Thanks to Google, the Micropayment Era Is Closer

Last Updated Sep 9, 2009 10:36 PM EDT

In the long and torturous online content debate over free vs. paid, one of the more attractive, if theoretical visions involves the emergence of a micro-payment platform that would allow content sites to collect small fees from users in return for access to premium content.

This elusive vision appears one giant step closer to reality tonight with the news that Google is developing just such a platform and that it expects to launch it -- inside Google and out -- within a year.

In a response to an RFP by the Newspaper Association of America (NAA), the search giant describes its plan "to create a simple payment model that is painless for users....(and)...a successful e-commerce platform for publishers."

The company provides a flow chart (reprinted here) and goes on to describe a "premium content ecosytem with a number of features:

• Single sign-on capability for users to access content and manage subscriptions.
• Ability for publishers to combine subscriptions from different titles together for one price.
• Ability for publishers to create multiple payment options and easily include/exclude content behind a paywall.
• Multiple tiers of access to search including 1) snippets only with "subscription" label, 2) access to preview pages and 3) "first click free" access.
• Advertising systems that offer highly relevant ads for users, such as interest-based advertising.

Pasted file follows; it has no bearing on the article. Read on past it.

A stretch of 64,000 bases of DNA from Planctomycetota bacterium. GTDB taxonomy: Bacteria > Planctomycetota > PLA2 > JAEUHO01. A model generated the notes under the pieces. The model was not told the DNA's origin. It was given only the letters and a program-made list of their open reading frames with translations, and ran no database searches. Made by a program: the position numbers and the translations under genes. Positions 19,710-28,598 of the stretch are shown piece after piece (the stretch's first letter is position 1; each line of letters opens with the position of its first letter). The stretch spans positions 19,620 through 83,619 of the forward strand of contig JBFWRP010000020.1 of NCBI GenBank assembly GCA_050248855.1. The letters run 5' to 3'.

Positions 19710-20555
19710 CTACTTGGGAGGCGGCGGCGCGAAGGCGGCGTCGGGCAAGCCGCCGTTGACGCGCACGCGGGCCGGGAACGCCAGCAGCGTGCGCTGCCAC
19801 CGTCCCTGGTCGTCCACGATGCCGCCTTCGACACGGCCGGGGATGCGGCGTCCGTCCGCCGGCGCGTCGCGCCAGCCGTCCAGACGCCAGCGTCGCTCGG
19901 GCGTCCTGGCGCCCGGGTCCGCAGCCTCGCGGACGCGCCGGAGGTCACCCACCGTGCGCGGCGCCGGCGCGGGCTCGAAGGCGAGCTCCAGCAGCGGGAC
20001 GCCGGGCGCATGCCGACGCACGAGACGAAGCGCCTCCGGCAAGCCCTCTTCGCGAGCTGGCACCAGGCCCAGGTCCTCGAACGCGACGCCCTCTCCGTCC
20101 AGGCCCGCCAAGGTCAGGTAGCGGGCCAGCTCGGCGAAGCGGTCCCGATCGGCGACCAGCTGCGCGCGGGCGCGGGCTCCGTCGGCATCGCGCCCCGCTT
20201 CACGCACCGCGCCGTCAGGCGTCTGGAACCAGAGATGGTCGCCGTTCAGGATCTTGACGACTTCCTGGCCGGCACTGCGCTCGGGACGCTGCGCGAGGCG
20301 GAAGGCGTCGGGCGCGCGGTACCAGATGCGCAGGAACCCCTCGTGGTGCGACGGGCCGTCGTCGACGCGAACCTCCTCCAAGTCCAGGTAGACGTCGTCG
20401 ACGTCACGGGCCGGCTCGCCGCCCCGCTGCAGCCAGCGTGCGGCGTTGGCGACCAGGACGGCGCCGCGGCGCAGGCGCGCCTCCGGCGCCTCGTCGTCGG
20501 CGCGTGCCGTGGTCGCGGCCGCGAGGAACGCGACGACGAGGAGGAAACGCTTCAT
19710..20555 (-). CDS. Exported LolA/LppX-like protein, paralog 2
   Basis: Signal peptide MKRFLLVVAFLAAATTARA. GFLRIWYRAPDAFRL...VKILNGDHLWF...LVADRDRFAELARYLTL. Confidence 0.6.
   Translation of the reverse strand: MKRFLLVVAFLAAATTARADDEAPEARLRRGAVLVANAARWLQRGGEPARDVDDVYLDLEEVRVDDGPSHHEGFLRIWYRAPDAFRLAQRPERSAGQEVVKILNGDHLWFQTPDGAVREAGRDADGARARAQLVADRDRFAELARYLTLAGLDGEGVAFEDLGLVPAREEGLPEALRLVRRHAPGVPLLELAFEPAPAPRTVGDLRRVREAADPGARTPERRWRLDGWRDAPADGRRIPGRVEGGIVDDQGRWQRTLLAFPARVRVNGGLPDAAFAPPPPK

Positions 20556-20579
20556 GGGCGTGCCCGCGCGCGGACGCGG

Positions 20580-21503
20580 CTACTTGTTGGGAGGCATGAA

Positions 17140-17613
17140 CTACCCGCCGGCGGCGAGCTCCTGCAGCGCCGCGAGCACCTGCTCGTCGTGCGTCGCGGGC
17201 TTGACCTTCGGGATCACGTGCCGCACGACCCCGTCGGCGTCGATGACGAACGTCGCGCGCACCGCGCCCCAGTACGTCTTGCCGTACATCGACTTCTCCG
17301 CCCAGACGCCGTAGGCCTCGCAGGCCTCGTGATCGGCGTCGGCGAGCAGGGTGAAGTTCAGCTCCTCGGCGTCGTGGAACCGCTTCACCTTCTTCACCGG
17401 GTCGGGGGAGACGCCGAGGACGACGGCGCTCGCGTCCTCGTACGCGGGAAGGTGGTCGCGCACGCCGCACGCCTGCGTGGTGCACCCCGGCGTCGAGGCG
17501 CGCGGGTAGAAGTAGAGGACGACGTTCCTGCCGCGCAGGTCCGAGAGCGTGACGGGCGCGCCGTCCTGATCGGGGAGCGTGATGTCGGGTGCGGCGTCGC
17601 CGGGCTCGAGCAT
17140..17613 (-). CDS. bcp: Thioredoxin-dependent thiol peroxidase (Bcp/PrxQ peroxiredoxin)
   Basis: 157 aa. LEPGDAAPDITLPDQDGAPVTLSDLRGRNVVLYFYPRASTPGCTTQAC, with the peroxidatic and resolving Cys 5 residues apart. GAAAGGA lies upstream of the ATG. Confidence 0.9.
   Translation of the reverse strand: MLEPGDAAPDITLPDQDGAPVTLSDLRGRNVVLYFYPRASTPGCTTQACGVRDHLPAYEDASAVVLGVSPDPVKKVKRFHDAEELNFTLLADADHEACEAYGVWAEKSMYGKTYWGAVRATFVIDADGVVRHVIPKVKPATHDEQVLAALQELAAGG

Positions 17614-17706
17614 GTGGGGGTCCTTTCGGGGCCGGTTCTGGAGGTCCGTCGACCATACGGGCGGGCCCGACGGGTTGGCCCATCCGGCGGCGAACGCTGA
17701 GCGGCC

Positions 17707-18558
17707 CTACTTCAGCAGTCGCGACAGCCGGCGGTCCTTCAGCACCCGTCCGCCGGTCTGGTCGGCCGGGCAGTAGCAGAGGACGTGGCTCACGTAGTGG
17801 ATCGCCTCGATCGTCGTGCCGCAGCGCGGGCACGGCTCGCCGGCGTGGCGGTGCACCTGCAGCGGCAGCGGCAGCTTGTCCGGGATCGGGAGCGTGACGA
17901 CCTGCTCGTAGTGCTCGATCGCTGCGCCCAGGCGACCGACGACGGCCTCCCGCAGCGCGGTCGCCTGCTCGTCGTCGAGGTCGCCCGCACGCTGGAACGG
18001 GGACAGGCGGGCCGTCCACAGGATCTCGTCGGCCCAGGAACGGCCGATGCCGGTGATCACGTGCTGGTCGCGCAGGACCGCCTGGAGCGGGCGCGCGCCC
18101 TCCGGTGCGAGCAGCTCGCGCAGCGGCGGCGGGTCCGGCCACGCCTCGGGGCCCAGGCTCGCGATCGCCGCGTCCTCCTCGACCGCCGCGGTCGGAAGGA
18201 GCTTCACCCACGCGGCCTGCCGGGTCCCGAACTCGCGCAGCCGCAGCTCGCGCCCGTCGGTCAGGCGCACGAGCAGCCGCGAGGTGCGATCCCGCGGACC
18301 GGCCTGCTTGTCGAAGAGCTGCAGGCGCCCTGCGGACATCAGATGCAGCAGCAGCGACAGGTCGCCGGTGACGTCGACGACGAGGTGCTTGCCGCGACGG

The key part of the eight-page document as it pertains to micro-payments is this one:

"While currently in the early planning stages, micropayments will be a payment vehicle available to both Google and non-Google properties within the next year. The idea is to allow viable payments of a penny to several dollars by aggregating purchases across merchants and over time.

"Google will mitigate the risk of non-payment by assigning credit limits based on past purchasing behavior and having credit card instruments on file for those with higher credit limits and using our proprietary risk engines to track abuse or fraud. Merchant integration will be extremely simple."

For a more detailed analysis of this development, I'd recommend a visit to Zachary M. Seward's excellent post at the Nieman Journalism Lab site.

  • David Weir

    David Weir is a veteran journalist who has worked at Rolling Stone, California, Mother Jones, Business 2.0, SunDance, the Stanford Social Innovation Review, MyWire, 7x7, and the Center for Investigative Reporting, which he cofounded in 1977. He’s also been a content executive at KQED, Wired Digital,, and Excite@Home. David has published hundreds of articles and three books,including "Raising Hell: How the Center for Investigative Reporting Gets Its Story," and has been teaching journalism for more than 20 years at U.C. Berkeley, San Francisco State University, and Stanford.